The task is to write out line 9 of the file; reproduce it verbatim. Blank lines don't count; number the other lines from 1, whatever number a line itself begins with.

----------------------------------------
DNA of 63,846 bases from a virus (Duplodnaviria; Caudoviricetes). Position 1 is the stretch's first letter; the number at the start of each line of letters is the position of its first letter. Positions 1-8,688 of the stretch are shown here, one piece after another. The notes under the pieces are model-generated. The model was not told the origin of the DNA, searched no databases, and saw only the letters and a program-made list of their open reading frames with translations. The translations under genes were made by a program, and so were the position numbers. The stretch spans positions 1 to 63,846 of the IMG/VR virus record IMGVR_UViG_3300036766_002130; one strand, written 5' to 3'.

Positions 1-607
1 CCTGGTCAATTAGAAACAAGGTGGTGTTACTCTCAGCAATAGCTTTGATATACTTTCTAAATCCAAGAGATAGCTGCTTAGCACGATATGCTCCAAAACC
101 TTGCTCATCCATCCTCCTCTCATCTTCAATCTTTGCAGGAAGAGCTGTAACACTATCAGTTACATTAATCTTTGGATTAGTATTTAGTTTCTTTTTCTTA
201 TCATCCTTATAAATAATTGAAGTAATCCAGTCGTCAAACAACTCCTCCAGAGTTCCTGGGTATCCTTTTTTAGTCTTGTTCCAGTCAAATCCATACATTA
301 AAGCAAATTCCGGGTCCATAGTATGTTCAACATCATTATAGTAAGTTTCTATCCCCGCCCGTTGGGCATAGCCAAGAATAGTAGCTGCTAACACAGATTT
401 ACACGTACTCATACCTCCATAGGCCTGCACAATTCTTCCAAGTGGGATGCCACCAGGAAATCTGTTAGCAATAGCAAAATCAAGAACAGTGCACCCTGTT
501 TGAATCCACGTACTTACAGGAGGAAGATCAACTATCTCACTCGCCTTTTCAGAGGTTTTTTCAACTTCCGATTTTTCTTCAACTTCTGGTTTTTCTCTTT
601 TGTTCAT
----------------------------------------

601 TGTTCAT